By Storyteller Rev. Robert Jones
Rev. Jones describes how American Roots Music tells a story. He plays a harmonica piece by Sonny Terry called Lost John. Lost John tells the story of a man who escapes a chain gang trying to get home to see his family. In the song, you hear the hounds chasing and the train a’ coming.
For a print friendly version of the transcript, click here: Dogs-and-Hounds
- What does Rev. Jones mean when he said that American Root Music (gospel, blues, country, western, Cajun, zydeco, folk, tejano, Native American) needs to be simple so that people can change it?
- What kinds of changes to this song would other musicians make?
- American Root Music by Robert Santelli
- Romancing the Folk: Public Memory and American Roots Music by Benjamin Filene
- African American/Black History
When you think about American roots music, one of the things that makes it American roots music… makes it so cool… is that not only is it simple, has to be simple so you can change it… you can remember it and you communicate it, but also it’s gotta tell a story. And one of my favorite storytellers just didn’t use words to tell the story. He was a guy named Sonny Terry, great harmonica player. And he used to do a song called “The Lost John.”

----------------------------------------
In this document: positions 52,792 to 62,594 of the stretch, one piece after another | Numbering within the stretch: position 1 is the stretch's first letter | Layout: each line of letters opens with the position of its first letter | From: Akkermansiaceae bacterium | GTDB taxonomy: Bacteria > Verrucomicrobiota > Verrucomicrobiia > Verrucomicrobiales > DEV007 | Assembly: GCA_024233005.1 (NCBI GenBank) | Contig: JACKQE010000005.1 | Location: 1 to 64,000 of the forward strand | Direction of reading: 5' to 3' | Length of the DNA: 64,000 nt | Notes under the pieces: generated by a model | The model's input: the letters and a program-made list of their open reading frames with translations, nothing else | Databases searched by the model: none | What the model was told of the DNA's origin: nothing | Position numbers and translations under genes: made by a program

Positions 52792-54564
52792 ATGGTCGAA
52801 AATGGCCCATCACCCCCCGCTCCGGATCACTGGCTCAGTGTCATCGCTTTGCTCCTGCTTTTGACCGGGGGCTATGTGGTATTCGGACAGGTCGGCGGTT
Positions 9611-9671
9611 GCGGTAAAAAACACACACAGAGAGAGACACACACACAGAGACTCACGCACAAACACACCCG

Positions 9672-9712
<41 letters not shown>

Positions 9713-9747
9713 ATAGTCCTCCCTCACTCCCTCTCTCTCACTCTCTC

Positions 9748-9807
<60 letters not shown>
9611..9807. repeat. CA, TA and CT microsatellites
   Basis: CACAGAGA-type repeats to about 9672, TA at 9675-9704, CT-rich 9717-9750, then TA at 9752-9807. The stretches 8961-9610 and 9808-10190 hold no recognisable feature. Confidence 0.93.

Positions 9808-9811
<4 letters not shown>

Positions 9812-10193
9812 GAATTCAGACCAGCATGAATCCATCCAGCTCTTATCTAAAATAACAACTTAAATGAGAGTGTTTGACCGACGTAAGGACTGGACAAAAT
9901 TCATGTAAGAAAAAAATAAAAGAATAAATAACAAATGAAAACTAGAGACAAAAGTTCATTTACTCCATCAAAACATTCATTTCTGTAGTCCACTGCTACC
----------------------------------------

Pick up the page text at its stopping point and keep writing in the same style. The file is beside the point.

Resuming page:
The idea about “Lost John” is while John is on a chain gang trying to get home to see his mama. And there’re dogs around, big dogs, (harmonica sound), little dogs, (harmonica sound), Chihuahuas, (harmonica sound), and hounds, you know. And as he runs for this train, he hears this train slow down. He starts running forward. And if you listen real close, you can hear the train. You can hear him running. You can hear the dogs. You might even hear his mama.
So he called it “Lost John.” I call it “Dogs and Hounds.”
I love you, Son.
I know you do.
Come on home.